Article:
Business turnaround is a difficult time for all involved. Knowing how to fire someone without feeling guilty is a difficult yet necessary thing. It’s commonly known and accepted that during a business turnaround, one of the quickest ways to reduce costs is to reduce your human capital costs. That’s just a fancy way of saying, ”get rid of people.” I know some of you will be squirming in your seat right now. I know that a lot of people don’t like talking about this topic because there’s so much emotion attached to it.
But that’s the problem.
You have emotion attached to it.
Rather than emotion, it should be about perspective.
A Business Turnaround Must Serve The Needs Of The Many, Not The Few
Let’s say as an example, your business employs 100 people.
Your Finance department and Leadership Team have identified 10 people for you to exit out of the business.
Is it better for you to temporarily rock 10 people’s lives or 100?
Think about that for a second.
Are you serving the needs of the 10 or the 100?
Reducing human capital costs is necessary for a business to survive.
In this blog post, I want to get you to a place where you’ve considered all the right things, you’ve chosen the right people and you can sleep easy at night. Because if you can’t sleep easy at night, then you’ve made the wrong decision.
So, let’s dive straight into how to fire someone without feeling guilty.
How to Fire Someone: Step 1 – Take the Emotion out of it
As I’ve said above, are you serving the needs of the few or the many? For the business to survive you need to serve the many. If you are a people-pleaser then you shouldn’t be in business. I know that sounds harsh, but it’s true.
Again, some of you are reading that quote and getting emotional. Stop getting emotional! You can’t get emotional! You need to serve the needs of the many.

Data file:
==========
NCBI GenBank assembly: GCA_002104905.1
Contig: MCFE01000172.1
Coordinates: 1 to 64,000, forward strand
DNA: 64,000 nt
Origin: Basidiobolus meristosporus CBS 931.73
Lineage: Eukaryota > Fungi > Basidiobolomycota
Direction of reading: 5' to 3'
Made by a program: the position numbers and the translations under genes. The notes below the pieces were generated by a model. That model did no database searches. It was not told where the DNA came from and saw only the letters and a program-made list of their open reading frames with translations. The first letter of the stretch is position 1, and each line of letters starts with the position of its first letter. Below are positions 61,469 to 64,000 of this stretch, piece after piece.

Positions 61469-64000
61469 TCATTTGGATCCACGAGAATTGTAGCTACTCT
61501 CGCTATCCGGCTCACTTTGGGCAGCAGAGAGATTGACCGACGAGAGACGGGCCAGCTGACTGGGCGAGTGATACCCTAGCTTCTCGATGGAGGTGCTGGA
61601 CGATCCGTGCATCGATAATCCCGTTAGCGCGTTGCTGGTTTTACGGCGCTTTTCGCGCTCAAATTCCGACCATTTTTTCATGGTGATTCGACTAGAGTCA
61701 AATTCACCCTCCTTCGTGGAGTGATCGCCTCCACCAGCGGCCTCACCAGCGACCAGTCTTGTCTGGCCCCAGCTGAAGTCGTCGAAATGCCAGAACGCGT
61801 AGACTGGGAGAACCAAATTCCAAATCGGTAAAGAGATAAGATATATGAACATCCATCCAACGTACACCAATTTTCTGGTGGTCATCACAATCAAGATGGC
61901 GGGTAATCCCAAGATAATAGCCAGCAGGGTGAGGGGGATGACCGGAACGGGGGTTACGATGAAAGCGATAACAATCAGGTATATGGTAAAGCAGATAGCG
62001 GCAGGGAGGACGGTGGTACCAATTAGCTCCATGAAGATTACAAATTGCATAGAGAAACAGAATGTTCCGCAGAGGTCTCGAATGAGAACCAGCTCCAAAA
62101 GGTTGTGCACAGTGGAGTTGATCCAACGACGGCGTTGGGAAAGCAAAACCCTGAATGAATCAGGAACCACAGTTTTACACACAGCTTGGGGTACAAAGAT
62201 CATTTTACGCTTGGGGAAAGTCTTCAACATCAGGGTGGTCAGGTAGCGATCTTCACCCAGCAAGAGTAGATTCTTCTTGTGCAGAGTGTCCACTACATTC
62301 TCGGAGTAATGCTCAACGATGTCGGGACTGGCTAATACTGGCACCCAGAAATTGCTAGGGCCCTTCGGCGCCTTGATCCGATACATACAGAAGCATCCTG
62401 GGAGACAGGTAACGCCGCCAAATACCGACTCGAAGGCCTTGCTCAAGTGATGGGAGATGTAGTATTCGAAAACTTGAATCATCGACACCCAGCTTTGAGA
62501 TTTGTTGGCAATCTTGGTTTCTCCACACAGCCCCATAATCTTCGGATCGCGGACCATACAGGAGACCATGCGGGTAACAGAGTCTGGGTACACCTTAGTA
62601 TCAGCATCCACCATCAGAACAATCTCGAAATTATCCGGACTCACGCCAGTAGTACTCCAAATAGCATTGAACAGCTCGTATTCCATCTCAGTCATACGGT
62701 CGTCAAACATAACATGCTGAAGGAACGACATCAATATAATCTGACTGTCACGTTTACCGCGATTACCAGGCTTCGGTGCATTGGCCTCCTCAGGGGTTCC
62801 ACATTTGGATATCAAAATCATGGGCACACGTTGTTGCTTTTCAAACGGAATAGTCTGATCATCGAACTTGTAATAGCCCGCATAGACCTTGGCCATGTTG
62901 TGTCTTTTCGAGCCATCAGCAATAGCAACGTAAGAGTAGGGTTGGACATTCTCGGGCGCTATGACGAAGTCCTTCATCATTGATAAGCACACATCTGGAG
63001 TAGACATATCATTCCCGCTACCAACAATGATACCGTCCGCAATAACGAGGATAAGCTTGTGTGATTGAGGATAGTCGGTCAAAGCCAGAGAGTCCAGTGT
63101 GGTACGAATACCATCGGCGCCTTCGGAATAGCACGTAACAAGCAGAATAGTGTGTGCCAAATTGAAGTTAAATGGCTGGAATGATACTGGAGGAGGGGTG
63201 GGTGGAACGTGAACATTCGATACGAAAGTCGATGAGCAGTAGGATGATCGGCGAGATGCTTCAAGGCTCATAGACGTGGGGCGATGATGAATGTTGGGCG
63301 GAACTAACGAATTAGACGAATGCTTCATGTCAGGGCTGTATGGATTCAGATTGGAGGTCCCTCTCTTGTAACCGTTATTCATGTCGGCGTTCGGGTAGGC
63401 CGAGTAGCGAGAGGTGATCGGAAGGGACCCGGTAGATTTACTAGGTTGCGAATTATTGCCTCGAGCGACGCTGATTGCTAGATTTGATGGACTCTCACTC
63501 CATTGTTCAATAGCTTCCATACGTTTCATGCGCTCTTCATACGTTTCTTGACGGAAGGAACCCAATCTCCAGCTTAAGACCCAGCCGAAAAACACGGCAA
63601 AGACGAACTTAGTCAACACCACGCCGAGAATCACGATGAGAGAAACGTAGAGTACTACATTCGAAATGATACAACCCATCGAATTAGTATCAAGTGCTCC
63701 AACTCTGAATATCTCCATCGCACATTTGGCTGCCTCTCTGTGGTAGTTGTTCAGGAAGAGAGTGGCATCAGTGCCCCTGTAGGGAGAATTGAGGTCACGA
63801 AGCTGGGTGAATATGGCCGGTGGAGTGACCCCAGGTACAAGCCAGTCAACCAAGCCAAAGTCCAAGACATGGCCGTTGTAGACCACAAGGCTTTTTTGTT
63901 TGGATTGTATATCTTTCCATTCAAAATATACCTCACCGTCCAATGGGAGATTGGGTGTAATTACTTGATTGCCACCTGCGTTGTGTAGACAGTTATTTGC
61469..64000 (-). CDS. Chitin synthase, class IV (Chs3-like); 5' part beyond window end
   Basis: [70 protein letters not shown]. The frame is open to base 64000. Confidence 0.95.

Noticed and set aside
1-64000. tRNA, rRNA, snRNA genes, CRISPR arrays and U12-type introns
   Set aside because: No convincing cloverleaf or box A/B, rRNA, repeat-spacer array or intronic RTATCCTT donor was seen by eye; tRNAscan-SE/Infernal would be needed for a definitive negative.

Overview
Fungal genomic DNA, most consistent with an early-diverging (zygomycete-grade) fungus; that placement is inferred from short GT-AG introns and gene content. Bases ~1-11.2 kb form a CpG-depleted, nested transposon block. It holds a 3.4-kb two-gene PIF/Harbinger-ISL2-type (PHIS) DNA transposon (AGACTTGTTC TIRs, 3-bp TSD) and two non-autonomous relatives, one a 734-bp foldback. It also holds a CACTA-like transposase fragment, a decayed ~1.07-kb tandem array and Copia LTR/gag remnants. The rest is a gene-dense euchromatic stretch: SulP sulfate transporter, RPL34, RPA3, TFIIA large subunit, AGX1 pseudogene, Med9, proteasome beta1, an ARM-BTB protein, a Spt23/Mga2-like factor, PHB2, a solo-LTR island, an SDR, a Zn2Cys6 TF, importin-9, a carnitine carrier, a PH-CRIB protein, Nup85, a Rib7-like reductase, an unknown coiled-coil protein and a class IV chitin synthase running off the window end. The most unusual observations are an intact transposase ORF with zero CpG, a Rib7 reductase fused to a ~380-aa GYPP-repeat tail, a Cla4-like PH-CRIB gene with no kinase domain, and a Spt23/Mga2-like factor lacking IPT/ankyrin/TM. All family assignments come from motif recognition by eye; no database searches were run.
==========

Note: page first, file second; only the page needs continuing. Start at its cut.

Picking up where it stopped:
Do you want to save the business or your friends?
It’s better for a few families to temporarily suffer than 100 people.
Take the emotion out of your decision-making. Toughen up – it’s going to be rocky for a while.
How to Fire Someone: Step 2 – Identify The Weakest Performers
DISCLAIMER: This is NOT HR advice. You must seek professional HR advice when conducting this sort of exercise.
During a business turnaround, you need your best performers. End of. There is no time for time-wasters, low performers and deadwood.
See this as an opportunity to do a bit of spring cleaning and get to a place where your remaining staff are in fact, the highest performers.
Seek advice from your HR department. Ask them for historic records regarding performance, time-keeping, sickness records, complaints etc.
Build a holistic, 360-degree picture of these potential candidates.
By building a holistic picture of these candidates, you will be able to make an informed decision.
Never make decisions with tunnel vision.
You might be able to make some quick fixes with certain people and get them up to a decent performance (and you might not need to fire them!)
Consider The Impact Of Letting Them Go
I’ve been in situations where senior management was a bit too trigger-happy and got rid of a bunch of people quickly because they wanted to impress the CEO. However, they quickly realised that there was no one to actually fulfil the operations.
Did you read that quote? Re-read it. Absorb the truth of that statement.
Everything you do will have some sort of impact. It might not be straight away. It might be months or even years down the line.
The biggest impact you have to always consider is, ”If I exit this member of staff, will the department/function still run?”
How to Fire Someone: Step 3 – Conduct Impact Analysis
I would encourage you and your team to set up a simple document called the “Impact Register”.
This document is more of a thinking tool to make sure you consider all the possible positives and negatives of an action. Here’s an example of a simple Impact Register:
|EXIT John||£4,000 monthly saving||He’s the only one who knows how to do [X]. Performance has been weak over the last quarter.||Retain but place on a PIP|
|EXIT Jane||£2,500 monthly saving. Will remove the negative and bad attitude.||None||Proceed. Fail probation|
There you have it – how to fire someone without feeling guilty. If you follow the above steps, you should be able to exit people from the business and sleep easy at night. I’m not saying this exercise won’t get you down. It’s not nice to fire people. But what I’m saying is that you will have made all the right considerations, flushed out the bottom performers and you’ll be left with a strong team to help you with your business turnaround.
- Ask your senior management team to identify the bottom performers in their department
- Ask your HR department to verify this with their records
- Create an Impact Register
- With your senior management team and HR, fill in the Impact Register
- Seek HR advice about the most appropriate way to exit people from the business